Despite these sound scientific data, there remain a few high-profile scientists who have continued to put forth alternative explanations for observed climatic changes across the globe, which has caused part of public opinion to reject the anthropogenic theory. However, contrarian arguments against mainstream thinking have been strongly criticized in the scientific literature, and have not befallen the prominent consensus studies (Abraham 2016). Equally worrying is the fact that those “global warming skeptics” have sometimes politicized these pseudo-arguments, to such a point that the American Environmental Protection Agency, for example, now officially doubts the science connecting carbon emissions and climate change (Union of Concerned Scientists 2017). EPA’s Office of Science and Technology Policy deleted the word "science" from the description of its mission and the Administration cut program funds that protect the environment and our health—especially those focused on climate and earth science.
In December 2014, one accomplishment of the Lima agreement was to end the longstanding division of the world into only two kinds of countries, developed and developing, whose obligations had been defined according to their level of development by the UN Framework Convention on Climate Change signed in 1992: the rich countries had compulsory obligations, while poorer countries merely had been required to make voluntary efforts. That binary distinction looked increasingly obsolete, as the larger developing countries, such as China and Brazil, emerged as economic superpowers and major greenhouse-gas emitters (Jacobs 2014).
The UN Framework Convention on Climate Change (UNFCCC, 1992) and the Kyoto Protocol (1997, into force 2005) provide a basis for international co-operation, along with a range of partnerships and other approaches.The latter’s emphasis was on legally binding commitments, with targets and timetables set in advance of state action, was a demanding approach, required greater than available political commitment to succeed and was actually not very efficient.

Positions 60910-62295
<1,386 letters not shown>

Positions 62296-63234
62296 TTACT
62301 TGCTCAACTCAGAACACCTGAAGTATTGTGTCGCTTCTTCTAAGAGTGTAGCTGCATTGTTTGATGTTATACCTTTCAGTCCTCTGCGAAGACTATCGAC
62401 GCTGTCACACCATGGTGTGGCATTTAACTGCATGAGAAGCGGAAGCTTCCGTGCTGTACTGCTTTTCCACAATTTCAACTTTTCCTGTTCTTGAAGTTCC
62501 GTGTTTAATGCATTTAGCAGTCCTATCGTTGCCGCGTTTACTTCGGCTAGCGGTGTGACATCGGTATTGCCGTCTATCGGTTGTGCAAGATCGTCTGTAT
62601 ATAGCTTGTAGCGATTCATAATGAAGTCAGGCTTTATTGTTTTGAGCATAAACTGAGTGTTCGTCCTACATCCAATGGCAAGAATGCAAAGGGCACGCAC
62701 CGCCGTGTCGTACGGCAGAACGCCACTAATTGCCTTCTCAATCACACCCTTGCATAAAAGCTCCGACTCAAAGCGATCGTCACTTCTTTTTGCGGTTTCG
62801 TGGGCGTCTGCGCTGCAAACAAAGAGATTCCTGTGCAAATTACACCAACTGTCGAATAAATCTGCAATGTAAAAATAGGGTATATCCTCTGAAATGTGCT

The 2015 United Nations Climate Change Conference in Paris was the 21st yearly session of the Conference of the Parties (COP21) of the UNFCCC and the 11th session of the Conference of the Parties (CMP11) of the Kyoto Protocol. COP21 (the Paris Agreement) reached a global agreement on the reduction of climate change, the text of which represented a consensus of the 196 Parties attending it, and was signed by 174 countries in New York on 22 April 2016. It entered into force on 4 November 2016. 148 of 197 Parties to the Convention have ratified it (June 2017). The first session serving as the Meeting of the Parties to the Paris Agreement (CMA 1) took place in Marrakech, from 15-18 November 2016. COP21 negotiations took a different approach from previous agreements, beginning with national pledges for voluntary action and general arrangements for periodic review and transparency. Its effectiveness will depend in considerable measure on the review process, to assess the fulfillment of national commitments over the next few years.
One improvement at that time was that the Working Group on Climate Change took a longer-term perspective, aiming to catalyze new understandings of the politics, sociology, and political theory of climate change policy in a historical and comparative perspective. However, what is increasingly described as a turn-point in the history of humankind has not prevented the US from deciding in June 2017 to withdraw from the Paris agreement, which could cause to release 0.4 gigatonne more carbon dioxide in annual emissions in the year 2030, plus another 1.8 gigatonnes CO2 in 2030, about 31 percent of 2005 U.S. emissions, if the climate plan created by the Obama administration has not yet been fully implemented (Höhne et al. 2017, Scientific American, May 31, 2017). As the COP 24 approaches in Poland, the states that signed the Paris Agreement are not necessarily in a better position, since only 16 of the 197 signatories (Algeria, Canada, Costa Rica, Ethiopia, Guatemala, Indonesia, Japan, Macedonia, Malaysia, Montenegro, Norway, Papua New Guinea, Peru, Samoa, Singapore and Tonga) comply with their commitment. This means that, as things stand, the signatories to the Paris Agreement are preparing for a global warming of 2.7° to +3.2° from 2030, instead of limiting the increase to 1.5° to 2° in 2050.